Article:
Over time, Quil Ceda Village became a retail and entertainment destination; attractions include a resort hotel and spa, the largest outlet mall in Washington, an amphitheater, and restaurants. Large retailers include Cabela’s, The Home Depot, and Walmart. Cultural attractions include a cultural museum, and Coast Salish art is a prominent part of the landscape.
Neighboring communities have benefitted as well. The Tulalip Tribes is now the third-largest source of jobs in Snohomish County, ahead of Naval Station Everett, according to Economic Alliance Snohomish County.
"When considering the impacts of both construction and retail activity, Dr. Kalt found that the Village created 43,012 jobs (in worker years), $1.65 billion in labor income, $2.98 billion in value added (i.e., net gain), $4.87 billion in output (i.e. gross margin), and $572 million in taxes,” Tulalip Tribes states in its closing brief.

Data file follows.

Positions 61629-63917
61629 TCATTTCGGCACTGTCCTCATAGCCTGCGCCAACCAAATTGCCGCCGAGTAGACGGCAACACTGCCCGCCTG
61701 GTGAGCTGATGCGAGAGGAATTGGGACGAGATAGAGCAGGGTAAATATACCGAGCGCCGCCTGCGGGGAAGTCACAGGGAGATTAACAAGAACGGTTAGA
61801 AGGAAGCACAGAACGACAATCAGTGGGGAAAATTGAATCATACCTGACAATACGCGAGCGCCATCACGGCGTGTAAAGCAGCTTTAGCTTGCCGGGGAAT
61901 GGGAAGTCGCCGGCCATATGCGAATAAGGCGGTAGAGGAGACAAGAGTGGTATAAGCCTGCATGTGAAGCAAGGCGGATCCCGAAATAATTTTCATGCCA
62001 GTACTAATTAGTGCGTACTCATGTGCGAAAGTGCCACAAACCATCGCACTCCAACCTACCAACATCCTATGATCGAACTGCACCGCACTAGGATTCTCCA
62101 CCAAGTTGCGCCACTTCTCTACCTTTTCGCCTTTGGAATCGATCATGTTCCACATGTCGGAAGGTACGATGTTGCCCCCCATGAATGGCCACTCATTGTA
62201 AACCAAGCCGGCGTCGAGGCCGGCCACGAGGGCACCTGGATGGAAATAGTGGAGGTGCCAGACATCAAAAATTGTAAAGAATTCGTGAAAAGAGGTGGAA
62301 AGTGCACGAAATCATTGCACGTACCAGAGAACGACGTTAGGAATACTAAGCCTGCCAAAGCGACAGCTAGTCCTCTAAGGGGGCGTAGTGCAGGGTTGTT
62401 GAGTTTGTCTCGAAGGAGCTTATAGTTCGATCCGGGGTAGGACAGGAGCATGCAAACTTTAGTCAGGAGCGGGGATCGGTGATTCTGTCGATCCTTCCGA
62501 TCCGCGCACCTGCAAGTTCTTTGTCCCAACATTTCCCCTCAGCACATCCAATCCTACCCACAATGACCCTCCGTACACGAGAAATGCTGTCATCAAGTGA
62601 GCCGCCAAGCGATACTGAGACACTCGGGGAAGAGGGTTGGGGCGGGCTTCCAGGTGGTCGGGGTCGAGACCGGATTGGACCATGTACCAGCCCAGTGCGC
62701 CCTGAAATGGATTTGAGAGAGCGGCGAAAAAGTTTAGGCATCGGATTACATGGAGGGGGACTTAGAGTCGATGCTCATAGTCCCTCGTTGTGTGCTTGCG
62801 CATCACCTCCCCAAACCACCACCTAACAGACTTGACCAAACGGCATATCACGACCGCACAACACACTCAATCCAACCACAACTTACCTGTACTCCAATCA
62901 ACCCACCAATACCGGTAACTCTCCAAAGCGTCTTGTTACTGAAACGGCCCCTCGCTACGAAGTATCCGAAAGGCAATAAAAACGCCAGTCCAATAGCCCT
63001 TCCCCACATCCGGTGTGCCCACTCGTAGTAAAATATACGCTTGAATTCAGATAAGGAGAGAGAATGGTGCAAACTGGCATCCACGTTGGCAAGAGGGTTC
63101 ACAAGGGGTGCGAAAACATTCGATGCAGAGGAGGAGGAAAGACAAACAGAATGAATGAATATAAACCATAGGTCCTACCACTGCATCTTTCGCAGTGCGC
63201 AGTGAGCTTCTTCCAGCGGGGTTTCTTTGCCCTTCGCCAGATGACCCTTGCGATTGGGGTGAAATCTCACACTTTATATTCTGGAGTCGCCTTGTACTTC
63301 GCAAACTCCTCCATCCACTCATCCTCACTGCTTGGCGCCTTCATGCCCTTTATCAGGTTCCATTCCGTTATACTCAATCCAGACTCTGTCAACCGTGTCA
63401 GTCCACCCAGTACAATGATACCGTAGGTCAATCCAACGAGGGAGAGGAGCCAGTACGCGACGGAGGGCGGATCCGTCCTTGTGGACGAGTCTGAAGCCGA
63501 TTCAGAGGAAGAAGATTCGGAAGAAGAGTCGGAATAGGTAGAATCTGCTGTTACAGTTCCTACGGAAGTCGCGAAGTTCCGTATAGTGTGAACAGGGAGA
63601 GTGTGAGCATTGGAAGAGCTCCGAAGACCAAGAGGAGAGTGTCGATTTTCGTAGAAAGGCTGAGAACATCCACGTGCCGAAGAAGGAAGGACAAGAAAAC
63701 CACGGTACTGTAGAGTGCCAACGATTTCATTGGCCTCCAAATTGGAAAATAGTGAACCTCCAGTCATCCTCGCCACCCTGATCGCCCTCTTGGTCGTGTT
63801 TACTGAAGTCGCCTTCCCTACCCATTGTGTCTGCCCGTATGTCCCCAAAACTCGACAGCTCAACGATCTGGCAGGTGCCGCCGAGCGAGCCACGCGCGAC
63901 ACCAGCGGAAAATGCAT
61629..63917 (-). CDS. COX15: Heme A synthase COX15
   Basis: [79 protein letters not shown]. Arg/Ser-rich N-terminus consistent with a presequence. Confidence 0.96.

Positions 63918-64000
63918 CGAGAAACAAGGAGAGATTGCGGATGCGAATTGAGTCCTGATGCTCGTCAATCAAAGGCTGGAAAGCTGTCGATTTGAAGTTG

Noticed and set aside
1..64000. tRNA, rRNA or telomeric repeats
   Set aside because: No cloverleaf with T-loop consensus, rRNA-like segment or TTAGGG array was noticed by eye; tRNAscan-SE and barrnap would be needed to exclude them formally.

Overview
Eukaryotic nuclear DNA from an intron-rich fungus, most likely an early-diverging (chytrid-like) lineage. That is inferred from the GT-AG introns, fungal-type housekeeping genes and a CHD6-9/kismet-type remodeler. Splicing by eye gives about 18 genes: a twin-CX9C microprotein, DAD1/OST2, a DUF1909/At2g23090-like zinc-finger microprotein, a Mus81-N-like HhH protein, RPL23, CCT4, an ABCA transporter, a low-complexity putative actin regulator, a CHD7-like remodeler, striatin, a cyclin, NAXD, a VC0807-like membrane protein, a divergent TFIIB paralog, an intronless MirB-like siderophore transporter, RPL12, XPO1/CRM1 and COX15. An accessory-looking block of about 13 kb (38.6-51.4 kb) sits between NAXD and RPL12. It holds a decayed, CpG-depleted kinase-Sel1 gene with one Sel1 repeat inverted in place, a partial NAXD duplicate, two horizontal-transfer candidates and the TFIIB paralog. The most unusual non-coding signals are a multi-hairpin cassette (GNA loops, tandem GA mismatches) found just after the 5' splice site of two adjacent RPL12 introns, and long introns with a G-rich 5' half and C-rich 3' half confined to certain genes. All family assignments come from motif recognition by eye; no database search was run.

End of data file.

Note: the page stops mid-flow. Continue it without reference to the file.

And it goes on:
Quil Ceda Village’s government departments provide building plan review, permitting and inspections; business and food service inspections; law enforcement; maintenance of parks and trails; freshwater, stormwater and wastewater systems; traffic planning; utilities; and wetlands mitigation.
The Village provides fire protection and emergency medical services under a negotiated fee-for-service contract with the Marysville Fire District. The Tulalip Police Department responds to approximately 6,000 calls for service each year, and refers 90 percent of the cases for criminal prosecution arising in the Village, according to court documents. The Tulalip Tribes contracts with the county for jail services, funds one full-time county prosecutor, and contributes funding to the sheriff’s office and state patrol.